Courtship & marriage rituals

In the past, the choice of marriage partners was usually the responsibility of the parents; today, young people often select their own partner. The rule of marriage is only those genetically related are allowed to marry. It is preferable for first cousins to get married. However, marriage between different generations is taboo. Marriages with in-laws or conflicting clans who have sworn not to marry for several generations is forbidden. It is believed that if these rules are violated, misfortune falls upon all their relatives.

When a young man has decided upon a girl, his parents will approach her parents with a gift. If the girl accepts then the couple are now engaged. The young man’s family have to provide a dowry to seal the contract. Usually the daughter-in-law will move in with her husband upon marriage and in that case, the price is higher than if the man moves in with his wife. The contract ceremony may be ended by the families eating chicken provided by the groom’s family together. In this way, the couple will love each other forever. The bride price consists of several parts:

  • the initial lascion or pledge;
  • the tacu or the purchase proper, in money, buffalos etc. which belongs to the father of the girl to pay him for his guardianship;
  • the talio which is divided up among the closest relatives, and consists for the most part of utensils, mats, household goods etc.
  • the maithu or “milk compensation”, which belongs to the mother of the bride to compensate her for the milk given when the girl was a baby, and usually consists of a silver coin or even a little buffalo, which the mother keeps for her funeral;
  • the tiki or little gift of money given to the bride before they are united.
  • rice, pork, Thi (rice wine) and other food items or betel nuts for the wedding feast

Traditional religion

The Kayans' traditional religion is called Kan Khwan, and has been practiced since the people migrated from Mongolia during the Bronze Age.[13] It includes the belief that the Kayan people are the result of a union between a female dragon and a male human/angel hybrid.[14]

The major religious festival is the three-day Kay Htein Bo festival, which commemorates the belief that the creator god gave form to the world by planting a small post in the ground. During this festival, held in late March or early April, a Kay Htoe Boe pole is erected and participants dance around the pole.[13][15] This festival is held to venerate the eternal god and creator messengers, to give thanks for blessings during the year, to appeal for forgiveness, and pray for rain. It is also an opportunity for Kayan from different villages to come together to maintain the solidarity of the tribe.

The Kayan have a strong belief in augury and nothing is done without reference to some form of divination, including breaking thatch grass, but most importantly consulting the chicken bones.[16]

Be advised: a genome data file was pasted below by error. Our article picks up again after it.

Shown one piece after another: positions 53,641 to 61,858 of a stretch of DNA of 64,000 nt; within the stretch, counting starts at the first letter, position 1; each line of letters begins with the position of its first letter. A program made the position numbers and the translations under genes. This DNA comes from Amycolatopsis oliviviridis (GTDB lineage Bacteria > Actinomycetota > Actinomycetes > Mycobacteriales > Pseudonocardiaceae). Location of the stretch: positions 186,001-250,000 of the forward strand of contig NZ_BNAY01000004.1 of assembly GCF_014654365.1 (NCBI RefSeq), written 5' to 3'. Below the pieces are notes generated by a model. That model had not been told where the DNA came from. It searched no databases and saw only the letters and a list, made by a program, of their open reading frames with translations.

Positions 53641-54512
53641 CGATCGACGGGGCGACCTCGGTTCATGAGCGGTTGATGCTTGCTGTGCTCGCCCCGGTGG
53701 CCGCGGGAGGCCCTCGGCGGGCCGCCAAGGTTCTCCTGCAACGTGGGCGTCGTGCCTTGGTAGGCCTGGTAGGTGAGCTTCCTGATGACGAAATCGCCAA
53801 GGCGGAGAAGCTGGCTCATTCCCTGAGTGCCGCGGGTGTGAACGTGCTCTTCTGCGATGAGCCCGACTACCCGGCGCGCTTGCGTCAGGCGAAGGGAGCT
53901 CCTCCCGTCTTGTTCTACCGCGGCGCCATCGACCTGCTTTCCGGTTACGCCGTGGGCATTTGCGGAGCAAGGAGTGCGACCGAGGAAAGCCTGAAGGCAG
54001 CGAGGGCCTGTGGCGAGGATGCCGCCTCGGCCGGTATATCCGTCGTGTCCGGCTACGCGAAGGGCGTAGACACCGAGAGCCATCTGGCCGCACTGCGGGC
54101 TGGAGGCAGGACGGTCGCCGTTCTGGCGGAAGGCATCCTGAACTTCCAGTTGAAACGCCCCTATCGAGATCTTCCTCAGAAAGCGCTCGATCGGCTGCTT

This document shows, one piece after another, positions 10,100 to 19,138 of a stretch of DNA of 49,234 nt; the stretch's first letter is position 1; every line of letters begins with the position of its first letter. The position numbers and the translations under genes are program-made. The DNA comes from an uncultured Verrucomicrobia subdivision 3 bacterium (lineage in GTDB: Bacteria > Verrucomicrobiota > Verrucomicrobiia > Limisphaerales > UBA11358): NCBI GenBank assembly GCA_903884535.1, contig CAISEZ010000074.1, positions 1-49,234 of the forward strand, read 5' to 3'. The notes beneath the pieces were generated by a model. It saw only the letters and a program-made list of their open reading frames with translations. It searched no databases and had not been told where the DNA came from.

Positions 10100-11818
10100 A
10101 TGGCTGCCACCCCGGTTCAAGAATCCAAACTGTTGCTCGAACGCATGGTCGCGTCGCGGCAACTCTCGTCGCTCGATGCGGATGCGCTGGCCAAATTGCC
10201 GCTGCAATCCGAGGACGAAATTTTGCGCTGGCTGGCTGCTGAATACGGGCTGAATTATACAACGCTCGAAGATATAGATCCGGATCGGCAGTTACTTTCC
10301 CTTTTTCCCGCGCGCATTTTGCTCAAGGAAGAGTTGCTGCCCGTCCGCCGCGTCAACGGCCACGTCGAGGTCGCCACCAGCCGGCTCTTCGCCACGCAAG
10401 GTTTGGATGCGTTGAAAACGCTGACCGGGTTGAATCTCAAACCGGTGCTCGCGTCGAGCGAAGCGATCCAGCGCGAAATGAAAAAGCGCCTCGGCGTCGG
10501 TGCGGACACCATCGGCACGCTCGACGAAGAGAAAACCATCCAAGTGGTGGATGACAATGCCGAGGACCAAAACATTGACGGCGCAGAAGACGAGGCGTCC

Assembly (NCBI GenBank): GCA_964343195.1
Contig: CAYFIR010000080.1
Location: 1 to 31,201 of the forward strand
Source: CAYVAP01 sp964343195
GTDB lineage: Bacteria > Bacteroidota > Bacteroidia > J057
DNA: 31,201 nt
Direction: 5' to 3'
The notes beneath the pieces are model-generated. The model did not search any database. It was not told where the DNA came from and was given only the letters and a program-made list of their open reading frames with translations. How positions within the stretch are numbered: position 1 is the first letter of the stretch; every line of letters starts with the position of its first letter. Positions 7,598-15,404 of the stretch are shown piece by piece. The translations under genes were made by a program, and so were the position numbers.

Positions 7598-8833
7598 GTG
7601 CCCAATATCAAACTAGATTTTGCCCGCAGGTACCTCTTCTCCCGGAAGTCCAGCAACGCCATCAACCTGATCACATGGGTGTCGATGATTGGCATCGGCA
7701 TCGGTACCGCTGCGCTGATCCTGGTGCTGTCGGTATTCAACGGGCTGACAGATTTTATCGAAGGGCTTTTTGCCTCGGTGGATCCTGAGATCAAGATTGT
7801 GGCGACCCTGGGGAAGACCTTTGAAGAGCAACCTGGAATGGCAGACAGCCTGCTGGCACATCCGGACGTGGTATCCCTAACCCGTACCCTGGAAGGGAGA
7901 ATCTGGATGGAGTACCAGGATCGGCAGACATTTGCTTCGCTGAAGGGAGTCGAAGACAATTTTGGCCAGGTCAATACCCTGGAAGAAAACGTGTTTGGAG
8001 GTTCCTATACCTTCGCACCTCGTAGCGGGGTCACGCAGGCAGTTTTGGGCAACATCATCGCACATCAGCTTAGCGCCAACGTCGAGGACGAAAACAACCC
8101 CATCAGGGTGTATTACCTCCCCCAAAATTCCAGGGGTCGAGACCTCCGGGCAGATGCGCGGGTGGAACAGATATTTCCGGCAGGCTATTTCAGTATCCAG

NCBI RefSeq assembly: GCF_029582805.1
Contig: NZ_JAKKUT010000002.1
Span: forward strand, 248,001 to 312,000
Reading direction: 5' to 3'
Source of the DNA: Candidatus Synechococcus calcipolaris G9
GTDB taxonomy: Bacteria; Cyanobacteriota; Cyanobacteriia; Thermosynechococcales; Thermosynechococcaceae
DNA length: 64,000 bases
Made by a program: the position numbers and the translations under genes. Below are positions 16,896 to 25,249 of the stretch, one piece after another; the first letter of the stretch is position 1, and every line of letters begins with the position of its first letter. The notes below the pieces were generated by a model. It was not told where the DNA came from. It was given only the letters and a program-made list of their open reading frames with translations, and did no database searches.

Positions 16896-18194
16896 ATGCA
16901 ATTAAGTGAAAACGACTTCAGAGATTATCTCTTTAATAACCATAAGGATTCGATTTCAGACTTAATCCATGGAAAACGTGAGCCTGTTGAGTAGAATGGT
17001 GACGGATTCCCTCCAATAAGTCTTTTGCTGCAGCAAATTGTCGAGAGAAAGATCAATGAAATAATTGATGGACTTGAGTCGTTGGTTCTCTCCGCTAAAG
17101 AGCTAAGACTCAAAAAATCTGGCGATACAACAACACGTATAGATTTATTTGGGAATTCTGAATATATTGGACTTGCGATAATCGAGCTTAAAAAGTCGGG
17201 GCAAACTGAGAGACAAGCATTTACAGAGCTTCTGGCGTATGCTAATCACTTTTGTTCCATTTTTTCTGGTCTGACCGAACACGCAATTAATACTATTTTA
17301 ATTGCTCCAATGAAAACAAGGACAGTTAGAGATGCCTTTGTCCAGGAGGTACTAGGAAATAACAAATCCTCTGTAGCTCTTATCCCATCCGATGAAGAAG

In present times, the annual Kay Htein Bo festival is always accompanied by a reading of the chicken bones to predict the year ahead. Fowl bone prognostication can be witnessed in the Kayan villages in Thailand's Mae Hong Son province during the annual festival, and during "cleansing ceremonies" that a family holds when it has encountered ill fortune. They also use dreams to make predictions.

Current religious practices

Although many of the Kayan still participate in these traditional festivals, in the 19th century Italian missionaries worked amongst them for many years and today the majority of Kayan and Kayaw people are Roman Catholics. Statistics published in 2005 list 306 Kayan villages, out of which 209 are Roman Catholic, 19 Kan Khwan, 32 Baptist, and 44 Buddhist, of which 2 belong to the Byamaso civil society organization.[5]

See also


  1. Rastorfer, Jean-Marc (1994), On the Development of Kayah and Kayan National Identity, Bangkok: Southeast Asian Publishing House
  2. Pascal Khoo Thwe, From the Land of Green Ghosts: A Burmese Odyssey (2002), ISBN 0-00-711682-9 Google books
  3. Thai Burma Border Consortium / A brief history of the Thailand Burma border situation Archived 2009-01-05 at the Wayback Machine
  4. Burmese Border Consortium Relief programme: January to June 2003 Archived 2012-11-10 at the Wayback Machine
  5. Eden Phan, Khon (2004), The Narratives, Beliefs and Customs of the Kayan People, Mae Hong Son: Kayan Literacy and Culture Committee
  6. Eden Phan, Khon (2004), The Narratives, Beliefs and Customs of the Kayan People, Mae Hong Son: Kayan Literacy and Culture Committee
  7. Mirante, Edith T. (1994), Burmese Looking Glass: A Human Rights Adventure and a Jungle Revolution, New York: Atlantic Monthly Press
  8. Keshishian, J.M. (1979), Anatomy of a Burmese Beauty Secret (155.6 ed.), Washington: National Geographic, pp. 798–801
  9. Mirante, Edith T. (September 2006), The Dragon Mothers Polish their Metal Coils, Guernica Magazine, archived from the original on 2008-12-12, retrieved 2009-01-01
  10. Mirante, Edith T. (January 1990), "Hostages to Tourism", Cultural Survival Quarterly, vol. 14, no. 1
  11. BBC news / Burmese women in Thai 'human zoo'
  12. huaypukeng.com
  13. "Religion". Huay Pu Keng. Retrieved 2013-08-04.
  14. Virtua Design. "The Dragon Mothers Polish their Metal Coils by Edith Mirante - Guernica / A Magazine of Art & Politics". Guernicamag.com. Archived from the original on 2008-12-12. Retrieved 2013-08-04.
  15. "Les peuples oubliés". Blogg.org. 2007-08-26. Retrieved 2013-08-04.
  16. Manna, Padre Paolo (1902), The Ghekhu-Karen Tribe of Eastern Burma, S. Giuseppe Pontificial Printing